Monosaccharides are 6 carbon atom chains, and disaccharides have 12 carbon atoms. Most dietary carbohydrate (in non-fad diets) comes from starch in bread, potatoes etc. Starch is a polysaccharide consisting of long chains of glucose. Free glucose is not found in significant amounts in our diets, except in honey. Sucrose tastes sweeter than glucose, but not because it is half fructose. Sweetness is a property of the molecule, not of its constituents.

Dietary sucrose is broken down to its constituent monosaccharides after it is ingested, so you won’t taste the fructose. There is some experimental evidence in animals to suggest that a high fructose diet is more likely to lead to obesity but there is no consensus that this is ‘unequivocal’. It is best not to dabble in technical terms if you do not understand them.

The message that should be promulgated is not that this or that sugar is bad for you — the message should be EAT MUCH LESS SUGAR, any sugar.


Phil Amos writes: Re. “Rudd shuns NYC headlines to push his G20 plan instead” (Friday, item 8). The New York Times may not be covering our PMs visit with any enthusiasm, but this is in stark contrast to Carnegie Mellon University which rebranded their whole webpage to celebrate Kevin’s speech there. Kev’s smiling face across a big Australian flag background now greet visitors to the university homepage.

They clearly hold Kevin PM in great esteem — the link to video of Bill Gates’ Sept 22 speech at the University is relegated to the News and Events column on the left of the homepage.


Niall Clugston writes: Another misconception in the Ferguson furore (Friday, comments) is the claim that North Ryde is a “family suburb”. The fact is, there are children all over Sydney. Look in a street directory. Try to find a page without a school.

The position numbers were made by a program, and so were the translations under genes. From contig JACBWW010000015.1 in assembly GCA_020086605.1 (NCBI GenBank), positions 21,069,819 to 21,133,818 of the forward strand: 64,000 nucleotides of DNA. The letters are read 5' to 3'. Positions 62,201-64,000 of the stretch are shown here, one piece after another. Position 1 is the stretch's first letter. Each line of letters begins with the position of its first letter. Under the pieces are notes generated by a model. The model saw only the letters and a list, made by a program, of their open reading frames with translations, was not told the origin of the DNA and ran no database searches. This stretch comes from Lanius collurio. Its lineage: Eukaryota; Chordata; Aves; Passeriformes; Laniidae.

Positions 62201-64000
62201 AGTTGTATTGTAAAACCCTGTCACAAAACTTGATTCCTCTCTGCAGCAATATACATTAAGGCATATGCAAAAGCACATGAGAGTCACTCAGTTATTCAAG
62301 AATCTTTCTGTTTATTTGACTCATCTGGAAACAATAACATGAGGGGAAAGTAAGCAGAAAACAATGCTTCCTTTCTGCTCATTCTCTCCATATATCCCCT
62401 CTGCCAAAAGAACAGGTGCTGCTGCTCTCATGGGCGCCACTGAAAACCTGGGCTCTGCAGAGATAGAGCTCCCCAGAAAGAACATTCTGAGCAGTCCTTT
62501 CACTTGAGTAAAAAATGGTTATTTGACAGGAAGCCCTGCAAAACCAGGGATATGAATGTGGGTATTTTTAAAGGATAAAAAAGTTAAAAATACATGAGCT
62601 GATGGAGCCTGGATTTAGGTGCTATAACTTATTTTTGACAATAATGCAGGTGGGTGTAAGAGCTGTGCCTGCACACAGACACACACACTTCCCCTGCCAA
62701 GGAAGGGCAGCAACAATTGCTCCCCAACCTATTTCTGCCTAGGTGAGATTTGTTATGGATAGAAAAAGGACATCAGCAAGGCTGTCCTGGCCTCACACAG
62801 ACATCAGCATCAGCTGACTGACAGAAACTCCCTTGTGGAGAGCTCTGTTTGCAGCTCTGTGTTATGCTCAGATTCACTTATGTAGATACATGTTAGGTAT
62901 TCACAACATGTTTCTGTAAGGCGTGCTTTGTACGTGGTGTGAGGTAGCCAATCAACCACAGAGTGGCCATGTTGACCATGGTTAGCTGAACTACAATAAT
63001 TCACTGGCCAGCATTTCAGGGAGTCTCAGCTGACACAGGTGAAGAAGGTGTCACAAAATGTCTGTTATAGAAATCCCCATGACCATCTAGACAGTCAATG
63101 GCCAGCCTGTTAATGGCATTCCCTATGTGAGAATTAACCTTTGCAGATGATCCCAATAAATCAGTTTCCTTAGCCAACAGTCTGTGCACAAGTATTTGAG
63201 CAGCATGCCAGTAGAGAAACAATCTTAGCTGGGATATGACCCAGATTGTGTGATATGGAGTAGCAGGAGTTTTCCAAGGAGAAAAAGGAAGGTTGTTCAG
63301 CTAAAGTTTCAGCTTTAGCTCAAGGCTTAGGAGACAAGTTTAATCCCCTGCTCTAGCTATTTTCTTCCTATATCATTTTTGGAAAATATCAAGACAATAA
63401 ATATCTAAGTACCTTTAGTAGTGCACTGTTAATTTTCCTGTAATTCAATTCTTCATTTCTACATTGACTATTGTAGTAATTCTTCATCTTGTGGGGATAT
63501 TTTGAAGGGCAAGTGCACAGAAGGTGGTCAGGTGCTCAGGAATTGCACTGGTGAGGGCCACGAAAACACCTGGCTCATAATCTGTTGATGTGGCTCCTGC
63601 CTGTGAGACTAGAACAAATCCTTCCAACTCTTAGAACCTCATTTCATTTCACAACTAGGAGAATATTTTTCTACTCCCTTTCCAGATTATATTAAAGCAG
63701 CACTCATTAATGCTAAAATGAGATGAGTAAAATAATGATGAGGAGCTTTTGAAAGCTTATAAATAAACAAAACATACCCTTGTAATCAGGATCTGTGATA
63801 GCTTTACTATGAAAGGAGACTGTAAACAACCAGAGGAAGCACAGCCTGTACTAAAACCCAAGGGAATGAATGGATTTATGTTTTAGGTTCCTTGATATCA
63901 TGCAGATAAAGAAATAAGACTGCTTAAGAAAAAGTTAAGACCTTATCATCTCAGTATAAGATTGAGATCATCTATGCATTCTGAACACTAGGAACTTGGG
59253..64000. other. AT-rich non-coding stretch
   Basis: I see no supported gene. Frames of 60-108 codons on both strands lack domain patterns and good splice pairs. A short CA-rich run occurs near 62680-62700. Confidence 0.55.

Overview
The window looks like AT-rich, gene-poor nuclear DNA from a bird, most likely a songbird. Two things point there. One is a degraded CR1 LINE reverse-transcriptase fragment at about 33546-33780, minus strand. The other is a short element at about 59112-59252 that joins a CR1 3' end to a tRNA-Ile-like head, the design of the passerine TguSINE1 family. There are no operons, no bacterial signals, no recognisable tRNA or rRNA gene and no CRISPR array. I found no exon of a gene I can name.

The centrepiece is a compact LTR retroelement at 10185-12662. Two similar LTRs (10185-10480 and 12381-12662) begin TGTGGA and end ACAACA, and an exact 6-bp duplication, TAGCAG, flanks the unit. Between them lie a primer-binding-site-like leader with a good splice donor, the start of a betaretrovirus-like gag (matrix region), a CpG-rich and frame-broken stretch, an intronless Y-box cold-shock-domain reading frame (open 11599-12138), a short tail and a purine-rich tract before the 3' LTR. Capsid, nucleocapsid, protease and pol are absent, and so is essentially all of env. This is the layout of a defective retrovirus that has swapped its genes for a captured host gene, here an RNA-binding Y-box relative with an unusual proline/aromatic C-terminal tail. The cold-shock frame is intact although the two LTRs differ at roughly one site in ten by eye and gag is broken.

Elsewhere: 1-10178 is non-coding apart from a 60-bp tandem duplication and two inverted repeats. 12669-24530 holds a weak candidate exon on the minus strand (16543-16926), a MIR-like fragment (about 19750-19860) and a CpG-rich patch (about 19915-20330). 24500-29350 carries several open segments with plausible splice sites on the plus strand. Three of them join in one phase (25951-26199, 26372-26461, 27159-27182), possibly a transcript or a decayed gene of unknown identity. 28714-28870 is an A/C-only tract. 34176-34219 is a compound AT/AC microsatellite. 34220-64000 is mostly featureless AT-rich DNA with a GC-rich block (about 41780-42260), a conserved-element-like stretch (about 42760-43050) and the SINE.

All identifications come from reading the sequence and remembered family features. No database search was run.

The vigilantes seem to think it would be better for a potential child molester to lurk either in inner-city anonymity or in semi-rural isolation. No, sorry, they don’t seem to think. But I challenge anyone to suggest a location where Dennis Ferguson should settle.

Port Phillip Bay:

Stephen Bradford, Chief Executive Officer, Port of Melbourne Corporation, writes: Port of Melbourne Corporation is not surprised by Jenny Warfe’s letter (23 September, comments). The Channel Deepening Project is a major lynchpin in the strategy to remain competitive, helping to safeguard jobs and economic prosperity not only during leaner economic times such as those being experienced at present, but into the future when the world economy picks up, and it will.

In spite of the global financial crisis, container trade through the Port of Melbourne remained resilient in 2008-09, (down just 4.4%).

By way of a simple example of what is actually occurring now, in July-August the export of fully loaded containers — a key economic indicator — rose over 5% compared to the same months last year and 22% over the same time frame in 2004-05.

These 15,000 extra full containers during July/August, as opposed to the same period five years previously, created or supported jobs in a wide range of industries.

So, Jenny, export trade from Victoria is growing and will continue to grow. That is why we need a deeper channel.

With this in mind, the Channel Deepening Project remains very much viable and the business case has received strong endorsement over a long period of time.

From an environmental perspective, the methods and procedures associated with channel deepening are proven and, with major dredging within the Bay now completed, assessments show that the project has progressed largely within compliance and that the Bay is in a healthy condition.